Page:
The Los Angeles Clippers haven't lost since 2012.
Yeah, that's not that impressive. The fact that they haven't lost since November of 2012, however, is.
These two teams met exactly one week ago in Los Angeles, and the Clippers came away with a 112-100 victory, thus securing their 14th straight win.
Undoubtedly, Denver isn't going to be too keen at the idea of handing Los Angeles its 18th consecutive win as well, especially at home.
Will the Nuggets be able to rip the Clippers down from their current pedestal, or is Los Angeles destined to scorch through yet another opponent?
The NBA promises to be an exciting place in 2013, and this particular matchup will prove to be no exception.
Time: Tuesday, January 1, 9 p.m. EST
Records: Denver Nuggets (17-15) vs. Los Angeles Clippers (21-6)
Betting Line: Even
Injuries (via CBSSports.com)
Nuggets: Wilson Chandler (hip, groin), out; Julyan Stone (hip), out.
Clippers: Chauncey Billups (foot), out; Grant Hill (knee), out; Trey Thompkins (knee), out.
Key Storyline: Will the Clippers ever lose again?
Alright, I exaggerate, but Los Angeles is riding the coattails of a monumental 17-game winning streak.
During this time, the Clippers have faced opponents that have combined for a 207-282 record. While that little factoid may lessen the regard you hold this winning streak in, keep in mind that the Miami Heat couldn't put away the Milwaukee Bucks or Detroit Pistons and struggled to defeat the Orlando Magic.
Good teams can play poor basketball; they can lose to anyone at any time. Since November 26, 2012, though, the Clippers haven't. So let's not attempt to downplay the significance of this streak.
And let's not attempt to pretend like Denver isn't going to come out gunning for this Los Angeles team, because it will. The Clippers have a target on their back. No team wants to help them extend their impressive stretch of dominance, least of all a team that's playing on its own turf.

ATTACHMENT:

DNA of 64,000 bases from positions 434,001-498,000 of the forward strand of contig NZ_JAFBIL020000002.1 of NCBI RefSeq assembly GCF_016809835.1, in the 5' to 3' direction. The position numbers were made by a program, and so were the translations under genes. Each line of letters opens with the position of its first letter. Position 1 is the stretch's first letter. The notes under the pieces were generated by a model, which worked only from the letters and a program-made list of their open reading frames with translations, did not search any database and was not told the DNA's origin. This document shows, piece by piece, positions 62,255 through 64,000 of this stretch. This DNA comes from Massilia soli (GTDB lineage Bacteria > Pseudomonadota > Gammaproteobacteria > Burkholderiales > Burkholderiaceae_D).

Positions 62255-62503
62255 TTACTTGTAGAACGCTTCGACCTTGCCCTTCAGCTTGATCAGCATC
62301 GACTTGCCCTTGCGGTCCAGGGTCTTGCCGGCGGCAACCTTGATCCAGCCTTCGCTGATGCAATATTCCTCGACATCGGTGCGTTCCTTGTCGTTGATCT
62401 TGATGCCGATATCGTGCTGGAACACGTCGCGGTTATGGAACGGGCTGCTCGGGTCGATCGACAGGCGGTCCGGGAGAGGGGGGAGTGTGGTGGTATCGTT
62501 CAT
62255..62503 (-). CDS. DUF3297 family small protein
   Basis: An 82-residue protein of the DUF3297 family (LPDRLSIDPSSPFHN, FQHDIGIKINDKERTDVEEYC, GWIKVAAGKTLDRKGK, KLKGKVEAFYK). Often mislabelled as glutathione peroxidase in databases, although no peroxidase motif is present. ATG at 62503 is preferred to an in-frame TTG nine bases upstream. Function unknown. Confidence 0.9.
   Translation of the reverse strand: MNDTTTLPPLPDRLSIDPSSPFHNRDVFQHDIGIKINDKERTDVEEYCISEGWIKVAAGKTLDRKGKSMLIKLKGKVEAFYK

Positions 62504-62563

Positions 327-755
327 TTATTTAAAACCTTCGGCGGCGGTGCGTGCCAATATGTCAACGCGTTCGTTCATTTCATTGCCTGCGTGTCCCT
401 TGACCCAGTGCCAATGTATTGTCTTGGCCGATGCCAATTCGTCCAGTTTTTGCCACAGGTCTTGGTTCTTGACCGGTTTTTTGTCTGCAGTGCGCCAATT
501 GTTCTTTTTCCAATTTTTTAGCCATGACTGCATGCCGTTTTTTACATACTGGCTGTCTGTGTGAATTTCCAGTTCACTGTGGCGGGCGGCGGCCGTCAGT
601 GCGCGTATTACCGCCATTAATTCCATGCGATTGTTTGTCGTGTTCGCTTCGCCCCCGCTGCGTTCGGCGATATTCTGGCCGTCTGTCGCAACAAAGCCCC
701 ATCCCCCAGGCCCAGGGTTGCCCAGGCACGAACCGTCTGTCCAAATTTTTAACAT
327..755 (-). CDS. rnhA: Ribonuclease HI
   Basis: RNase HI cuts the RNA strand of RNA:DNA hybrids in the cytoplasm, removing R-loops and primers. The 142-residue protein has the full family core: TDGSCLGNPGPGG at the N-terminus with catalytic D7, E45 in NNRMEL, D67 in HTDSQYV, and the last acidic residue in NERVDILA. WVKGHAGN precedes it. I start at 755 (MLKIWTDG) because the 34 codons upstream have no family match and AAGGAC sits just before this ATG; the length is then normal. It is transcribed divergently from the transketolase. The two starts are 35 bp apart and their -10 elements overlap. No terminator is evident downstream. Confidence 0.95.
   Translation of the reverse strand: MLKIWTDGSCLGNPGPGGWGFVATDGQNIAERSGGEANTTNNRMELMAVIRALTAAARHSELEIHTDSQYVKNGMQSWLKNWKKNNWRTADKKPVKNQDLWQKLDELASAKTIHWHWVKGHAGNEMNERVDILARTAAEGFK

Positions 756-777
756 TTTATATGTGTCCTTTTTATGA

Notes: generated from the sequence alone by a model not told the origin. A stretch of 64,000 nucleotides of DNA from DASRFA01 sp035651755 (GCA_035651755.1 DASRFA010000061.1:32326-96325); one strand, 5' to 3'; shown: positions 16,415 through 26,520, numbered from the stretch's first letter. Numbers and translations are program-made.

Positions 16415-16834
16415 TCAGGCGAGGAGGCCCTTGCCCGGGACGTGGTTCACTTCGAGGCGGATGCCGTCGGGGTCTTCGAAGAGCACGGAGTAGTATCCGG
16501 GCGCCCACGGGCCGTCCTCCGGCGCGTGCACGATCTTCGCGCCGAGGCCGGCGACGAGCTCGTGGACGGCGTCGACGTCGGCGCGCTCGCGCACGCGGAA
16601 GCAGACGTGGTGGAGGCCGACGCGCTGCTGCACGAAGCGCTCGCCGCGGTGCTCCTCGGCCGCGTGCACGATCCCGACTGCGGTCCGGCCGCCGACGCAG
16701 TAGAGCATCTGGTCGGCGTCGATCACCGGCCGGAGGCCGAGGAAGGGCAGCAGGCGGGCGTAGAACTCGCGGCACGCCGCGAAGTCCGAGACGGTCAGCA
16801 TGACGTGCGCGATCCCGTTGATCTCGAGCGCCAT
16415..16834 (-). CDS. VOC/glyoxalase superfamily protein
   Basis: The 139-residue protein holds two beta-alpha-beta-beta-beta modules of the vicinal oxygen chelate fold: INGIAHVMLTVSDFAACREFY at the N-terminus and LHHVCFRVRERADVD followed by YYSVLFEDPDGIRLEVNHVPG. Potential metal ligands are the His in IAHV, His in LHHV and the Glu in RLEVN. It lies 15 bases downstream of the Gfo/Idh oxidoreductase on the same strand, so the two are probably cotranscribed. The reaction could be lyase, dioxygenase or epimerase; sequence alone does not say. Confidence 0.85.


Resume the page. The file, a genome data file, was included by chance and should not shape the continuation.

That said, the Clippers haven't proved easy to beat. Of their 17 wins, 11 have come by double-digit point margins.
As serious as Los Angeles has taken its streak, though, it must be careful not to discredit Denver. The Nuggets are just two games over .500, but they boast some of the best talent in the league and are capable of beating any team they face at any given time.
Does one of those teams include the Clippers, and is one of those times New Year's night? Or will the Clippers begin 2013 the way they ended 2012—by winning?
We'll know soon enough.
Key Matchup: Chris Paul, PG, Clippers vs. Ty Lawson, PG, Nuggets
This one is going to be fun.
Paul is playing at an MVP-caliber pace for the Clippers. He's scoring 16.3 points per game, is second in the league with 9.4 assists per contest and leads the Association in steals with 2.7 a night.
As if that's not enough, Paul (via 82games.com) is holding opposing point guards to a PER of 11.2 per 48 minutes. And that's simply incredible.
At times, Paul's contributions may not look like much. After all, some of his numbers are extremely modest. But don't kid yourself by trying to believe he isn't everything to the Clippers. The enormity of their current success would be inconceivable if he weren't on the roster.
Which means Ty Lawson is going to have his hands full.
After signing a semi-lucrative extension, Lawsons hasn't exactly played up to snuff.
With a bevy of additional weapons at his disposal, a slight decrease in scoring would have been acceptable, yet his point totals have dipped quite a bit. After averaging 16.4 points per game last season, he's at 13.6 for this year.
Lawson is also shooting a career-worst from the field overall (40.8 percent) and three-point range (30.8 percent).
That said, his defense has been sensational. Not only is he grabbing a career-best 1.6 steals per game, but (via 82games.com) he's holding a opposing point men to a PER of 12.4 per 48 minutes.
Though Paul isn't just any opposing point guard, if Lawson can stay up on him, limit his dishes in transition and clog his passing lanes, the Clippers' streak could come to an end.